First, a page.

An audience of leading marketing and packaging professionals from major brand owners around the world gathered in Paris recently for Ardagh Group’s latest and sixth 'Fresh Thinking Day' to hear a group of eminent speakers consider how innovative design can deliver more sustainable packaging.
Julian Carroll, managing director of the European Organisation for Packaging and the Environment (EUROPEN) expressed an optimism that ‘greenwash’ would become a thing of the past as brands and companies start to take a more structured approach towards sustainability measurement and communications. Professor Michael Braungart, co-author of the “Cradle to Cradle” model of resource management, shared some very thought provoking scenarios on true Sustainability. He also expressed his opinion that unless packaging materials possess an inherent and effective quality – namely as “positive nutrients” to further supply chains, they should not be considered sustainable.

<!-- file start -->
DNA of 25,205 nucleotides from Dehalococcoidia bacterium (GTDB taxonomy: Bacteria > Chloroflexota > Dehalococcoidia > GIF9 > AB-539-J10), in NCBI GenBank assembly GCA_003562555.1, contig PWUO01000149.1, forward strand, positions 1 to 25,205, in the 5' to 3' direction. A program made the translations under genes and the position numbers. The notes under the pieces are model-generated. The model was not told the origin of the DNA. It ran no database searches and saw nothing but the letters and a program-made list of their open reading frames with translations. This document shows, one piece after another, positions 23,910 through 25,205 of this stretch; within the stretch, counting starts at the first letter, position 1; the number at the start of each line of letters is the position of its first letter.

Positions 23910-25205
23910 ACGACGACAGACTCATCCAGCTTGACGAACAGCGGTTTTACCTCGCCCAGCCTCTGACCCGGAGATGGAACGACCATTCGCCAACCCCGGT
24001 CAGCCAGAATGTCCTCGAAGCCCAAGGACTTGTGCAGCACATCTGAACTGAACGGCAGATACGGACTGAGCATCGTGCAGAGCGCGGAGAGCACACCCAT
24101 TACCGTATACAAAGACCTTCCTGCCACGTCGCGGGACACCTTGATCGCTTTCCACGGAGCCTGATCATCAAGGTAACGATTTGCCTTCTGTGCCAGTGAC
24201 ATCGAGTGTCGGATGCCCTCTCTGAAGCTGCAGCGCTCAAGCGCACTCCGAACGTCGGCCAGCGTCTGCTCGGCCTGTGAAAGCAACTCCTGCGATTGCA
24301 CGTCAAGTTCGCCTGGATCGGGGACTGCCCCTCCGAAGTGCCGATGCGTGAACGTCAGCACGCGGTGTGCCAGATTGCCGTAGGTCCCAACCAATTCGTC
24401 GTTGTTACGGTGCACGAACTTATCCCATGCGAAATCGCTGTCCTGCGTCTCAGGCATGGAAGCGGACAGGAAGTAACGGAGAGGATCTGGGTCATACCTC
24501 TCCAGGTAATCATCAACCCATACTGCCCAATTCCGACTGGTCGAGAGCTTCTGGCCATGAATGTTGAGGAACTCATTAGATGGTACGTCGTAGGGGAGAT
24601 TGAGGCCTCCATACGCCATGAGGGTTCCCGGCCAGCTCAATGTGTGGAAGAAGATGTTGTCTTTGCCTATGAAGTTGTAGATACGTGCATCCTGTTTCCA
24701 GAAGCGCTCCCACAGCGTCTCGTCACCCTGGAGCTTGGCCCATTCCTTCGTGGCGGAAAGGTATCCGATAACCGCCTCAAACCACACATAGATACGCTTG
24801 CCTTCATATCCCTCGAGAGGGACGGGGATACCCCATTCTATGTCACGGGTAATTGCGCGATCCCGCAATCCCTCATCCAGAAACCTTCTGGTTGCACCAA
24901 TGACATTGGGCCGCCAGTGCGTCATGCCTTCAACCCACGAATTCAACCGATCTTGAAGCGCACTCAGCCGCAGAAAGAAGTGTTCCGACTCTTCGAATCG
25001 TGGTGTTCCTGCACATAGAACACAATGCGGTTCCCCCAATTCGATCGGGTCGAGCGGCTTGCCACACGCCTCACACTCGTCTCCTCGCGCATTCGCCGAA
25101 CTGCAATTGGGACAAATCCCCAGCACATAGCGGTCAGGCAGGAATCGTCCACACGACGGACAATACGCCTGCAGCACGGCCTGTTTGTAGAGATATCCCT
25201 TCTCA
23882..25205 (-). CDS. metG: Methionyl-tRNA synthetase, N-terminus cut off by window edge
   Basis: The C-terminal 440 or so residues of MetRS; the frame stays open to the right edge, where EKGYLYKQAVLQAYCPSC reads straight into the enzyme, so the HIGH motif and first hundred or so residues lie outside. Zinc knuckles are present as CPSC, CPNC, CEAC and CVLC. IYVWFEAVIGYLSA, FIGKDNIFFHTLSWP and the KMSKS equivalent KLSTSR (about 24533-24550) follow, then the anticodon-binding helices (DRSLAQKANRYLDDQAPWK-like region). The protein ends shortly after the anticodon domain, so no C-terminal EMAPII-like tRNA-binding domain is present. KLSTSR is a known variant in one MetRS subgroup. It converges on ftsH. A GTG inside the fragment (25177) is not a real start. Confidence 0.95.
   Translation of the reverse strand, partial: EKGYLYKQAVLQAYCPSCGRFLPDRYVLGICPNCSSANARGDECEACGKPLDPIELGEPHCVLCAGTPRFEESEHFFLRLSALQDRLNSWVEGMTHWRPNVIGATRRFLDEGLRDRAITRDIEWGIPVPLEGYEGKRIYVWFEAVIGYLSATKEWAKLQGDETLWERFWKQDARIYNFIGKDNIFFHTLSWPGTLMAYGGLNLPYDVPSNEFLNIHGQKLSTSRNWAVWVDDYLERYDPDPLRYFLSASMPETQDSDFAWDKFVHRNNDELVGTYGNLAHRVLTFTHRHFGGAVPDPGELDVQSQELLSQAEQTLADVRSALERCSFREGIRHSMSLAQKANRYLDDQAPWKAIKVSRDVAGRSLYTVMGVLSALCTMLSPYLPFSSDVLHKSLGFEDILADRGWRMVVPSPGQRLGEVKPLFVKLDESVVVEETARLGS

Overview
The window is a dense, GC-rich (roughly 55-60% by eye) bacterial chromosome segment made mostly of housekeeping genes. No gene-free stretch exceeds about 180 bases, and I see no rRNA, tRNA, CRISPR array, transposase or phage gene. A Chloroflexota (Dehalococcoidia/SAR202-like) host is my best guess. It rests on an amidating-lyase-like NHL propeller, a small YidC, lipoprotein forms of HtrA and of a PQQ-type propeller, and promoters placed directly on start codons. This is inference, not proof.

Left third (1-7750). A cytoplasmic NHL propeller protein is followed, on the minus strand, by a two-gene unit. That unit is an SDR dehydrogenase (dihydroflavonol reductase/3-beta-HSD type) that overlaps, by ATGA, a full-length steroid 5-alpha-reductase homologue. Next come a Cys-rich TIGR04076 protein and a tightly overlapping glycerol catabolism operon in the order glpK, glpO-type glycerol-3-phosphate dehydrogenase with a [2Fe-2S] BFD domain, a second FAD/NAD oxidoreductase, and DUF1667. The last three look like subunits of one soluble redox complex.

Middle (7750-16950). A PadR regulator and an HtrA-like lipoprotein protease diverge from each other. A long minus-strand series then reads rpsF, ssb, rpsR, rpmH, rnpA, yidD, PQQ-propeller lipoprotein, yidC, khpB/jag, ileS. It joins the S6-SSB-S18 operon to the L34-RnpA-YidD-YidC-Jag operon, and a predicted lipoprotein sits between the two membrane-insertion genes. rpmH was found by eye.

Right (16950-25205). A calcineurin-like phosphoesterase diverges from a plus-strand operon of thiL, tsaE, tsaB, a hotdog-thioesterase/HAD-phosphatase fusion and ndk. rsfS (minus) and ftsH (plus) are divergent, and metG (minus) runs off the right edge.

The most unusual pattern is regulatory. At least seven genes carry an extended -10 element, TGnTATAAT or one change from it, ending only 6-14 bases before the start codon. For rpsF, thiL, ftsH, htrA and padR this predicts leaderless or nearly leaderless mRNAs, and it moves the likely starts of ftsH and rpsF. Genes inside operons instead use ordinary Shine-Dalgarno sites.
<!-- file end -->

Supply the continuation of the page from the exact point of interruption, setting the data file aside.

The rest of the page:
Jeremy Myerson, director of the Hamlyn Centre for Design at the renowned Royal College of Design in London, explained the importance of the “designing with people” approach when considering new products or turning concepts into reality. Henry Mason, head of research and analysis at Trendwatching .com showed emerging trends for 2012 that could unlock new consumer needs and Ebbe Nieuweboer from The Innovation Factory suggested a structured process for capturing and developing the thousands of ideas that float around any organisation.
From Ardagh, Group Head of Sustainability, Steffen Seehausen explained that life cycle calculations were very complex and to be meaningful must be measured holistically over a very long period. R&D Director Philippe Gimenez described recent developments at Ardagh’s Research Centre at Crosmières. Commercial Director, Woep Möller, ended the conference by emphasising how innovative packaging would become even more essential to ensure that food, drinks and other essential consumer goods were delivered safely to the world’s growing population which exceeded 7 billion in October 2011.